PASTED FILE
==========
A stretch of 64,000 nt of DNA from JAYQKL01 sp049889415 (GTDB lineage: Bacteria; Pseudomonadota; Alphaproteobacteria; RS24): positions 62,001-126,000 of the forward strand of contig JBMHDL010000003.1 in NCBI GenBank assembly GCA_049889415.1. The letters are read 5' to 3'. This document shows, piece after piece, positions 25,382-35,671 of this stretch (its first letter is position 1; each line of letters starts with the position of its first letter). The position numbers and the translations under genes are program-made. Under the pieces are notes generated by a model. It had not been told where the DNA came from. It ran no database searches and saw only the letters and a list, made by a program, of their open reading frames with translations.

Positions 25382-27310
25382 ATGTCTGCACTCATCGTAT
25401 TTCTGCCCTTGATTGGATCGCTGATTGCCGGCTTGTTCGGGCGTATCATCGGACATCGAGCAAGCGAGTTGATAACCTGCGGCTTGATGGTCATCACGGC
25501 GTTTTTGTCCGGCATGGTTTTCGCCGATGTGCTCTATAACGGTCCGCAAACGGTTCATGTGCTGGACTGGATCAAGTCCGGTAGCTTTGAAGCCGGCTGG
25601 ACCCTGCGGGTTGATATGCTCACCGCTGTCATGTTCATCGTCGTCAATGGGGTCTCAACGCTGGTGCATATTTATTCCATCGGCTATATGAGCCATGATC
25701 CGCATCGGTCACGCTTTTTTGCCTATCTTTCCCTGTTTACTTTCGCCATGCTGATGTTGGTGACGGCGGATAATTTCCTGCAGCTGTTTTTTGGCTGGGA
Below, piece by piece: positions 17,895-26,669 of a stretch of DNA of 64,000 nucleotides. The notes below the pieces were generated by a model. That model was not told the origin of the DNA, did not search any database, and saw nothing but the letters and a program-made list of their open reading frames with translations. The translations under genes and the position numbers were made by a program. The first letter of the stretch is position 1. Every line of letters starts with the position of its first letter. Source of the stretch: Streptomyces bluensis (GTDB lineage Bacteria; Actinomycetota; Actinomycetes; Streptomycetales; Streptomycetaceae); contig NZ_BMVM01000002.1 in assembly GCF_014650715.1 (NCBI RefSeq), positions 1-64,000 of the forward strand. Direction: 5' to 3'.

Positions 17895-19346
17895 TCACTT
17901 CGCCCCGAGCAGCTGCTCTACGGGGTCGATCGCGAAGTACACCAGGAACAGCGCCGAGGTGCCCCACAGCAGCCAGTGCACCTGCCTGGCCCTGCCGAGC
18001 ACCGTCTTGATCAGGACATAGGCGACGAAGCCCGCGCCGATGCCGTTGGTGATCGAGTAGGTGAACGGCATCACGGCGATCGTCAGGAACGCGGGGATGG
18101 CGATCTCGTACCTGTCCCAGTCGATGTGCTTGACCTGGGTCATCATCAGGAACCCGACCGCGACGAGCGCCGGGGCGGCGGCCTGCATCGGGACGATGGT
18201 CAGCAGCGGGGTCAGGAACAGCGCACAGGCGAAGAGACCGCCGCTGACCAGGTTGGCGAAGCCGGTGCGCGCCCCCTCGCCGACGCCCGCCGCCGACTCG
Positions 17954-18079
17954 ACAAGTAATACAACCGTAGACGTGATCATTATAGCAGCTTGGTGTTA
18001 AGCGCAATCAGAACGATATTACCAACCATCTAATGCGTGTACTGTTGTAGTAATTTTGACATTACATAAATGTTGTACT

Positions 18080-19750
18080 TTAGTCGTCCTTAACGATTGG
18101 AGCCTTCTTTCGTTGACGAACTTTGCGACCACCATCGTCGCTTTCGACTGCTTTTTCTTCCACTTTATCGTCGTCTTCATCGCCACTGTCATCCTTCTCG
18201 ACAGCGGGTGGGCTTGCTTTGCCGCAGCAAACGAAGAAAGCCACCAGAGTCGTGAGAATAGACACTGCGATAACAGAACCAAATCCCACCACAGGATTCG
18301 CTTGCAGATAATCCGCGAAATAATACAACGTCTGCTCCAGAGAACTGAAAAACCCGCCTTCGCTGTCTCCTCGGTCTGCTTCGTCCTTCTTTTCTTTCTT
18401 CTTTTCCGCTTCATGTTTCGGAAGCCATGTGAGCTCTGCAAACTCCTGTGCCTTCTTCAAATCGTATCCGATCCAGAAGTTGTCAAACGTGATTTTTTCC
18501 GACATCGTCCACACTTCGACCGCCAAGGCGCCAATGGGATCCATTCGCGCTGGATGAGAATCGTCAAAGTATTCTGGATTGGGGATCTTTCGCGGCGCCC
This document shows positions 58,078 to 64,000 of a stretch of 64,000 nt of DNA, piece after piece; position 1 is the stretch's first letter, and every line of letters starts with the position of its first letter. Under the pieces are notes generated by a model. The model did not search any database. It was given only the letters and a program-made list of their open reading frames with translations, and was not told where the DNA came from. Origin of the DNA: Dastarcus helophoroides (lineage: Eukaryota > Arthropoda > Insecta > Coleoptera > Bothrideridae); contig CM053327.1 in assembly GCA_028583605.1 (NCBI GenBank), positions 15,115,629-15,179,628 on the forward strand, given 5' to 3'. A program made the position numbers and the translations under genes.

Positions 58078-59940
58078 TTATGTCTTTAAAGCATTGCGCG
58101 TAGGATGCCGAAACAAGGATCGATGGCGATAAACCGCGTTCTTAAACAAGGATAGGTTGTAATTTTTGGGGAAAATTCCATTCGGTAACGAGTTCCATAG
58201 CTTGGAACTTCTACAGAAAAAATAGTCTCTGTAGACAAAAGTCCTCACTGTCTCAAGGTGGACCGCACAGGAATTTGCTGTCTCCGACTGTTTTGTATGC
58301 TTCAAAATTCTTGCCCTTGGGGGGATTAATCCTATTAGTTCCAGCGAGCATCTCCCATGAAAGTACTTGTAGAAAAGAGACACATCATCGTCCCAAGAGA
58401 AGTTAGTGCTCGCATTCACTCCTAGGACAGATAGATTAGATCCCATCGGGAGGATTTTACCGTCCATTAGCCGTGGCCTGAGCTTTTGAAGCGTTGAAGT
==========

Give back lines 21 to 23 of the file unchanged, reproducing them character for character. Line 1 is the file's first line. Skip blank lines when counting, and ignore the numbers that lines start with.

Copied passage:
18201 ACAGCGGGTGGGCTTGCTTTGCCGCAGCAAACGAAGAAAGCCACCAGAGTCGTGAGAATAGACACTGCGATAACAGAACCAAATCCCACCACAGGATTCG
18301 CTTGCAGATAATCCGCGAAATAATACAACGTCTGCTCCAGAGAACTGAAAAACCCGCCTTCGCTGTCTCCTCGGTCTGCTTCGTCCTTCTTTTCTTTCTT
18401 CTTTTCCGCTTCATGTTTCGGAAGCCATGTGAGCTCTGCAAACTCCTGTGCCTTCTTCAAATCGTATCCGATCCAGAAGTTGTCAAACGTGATTTTTTCC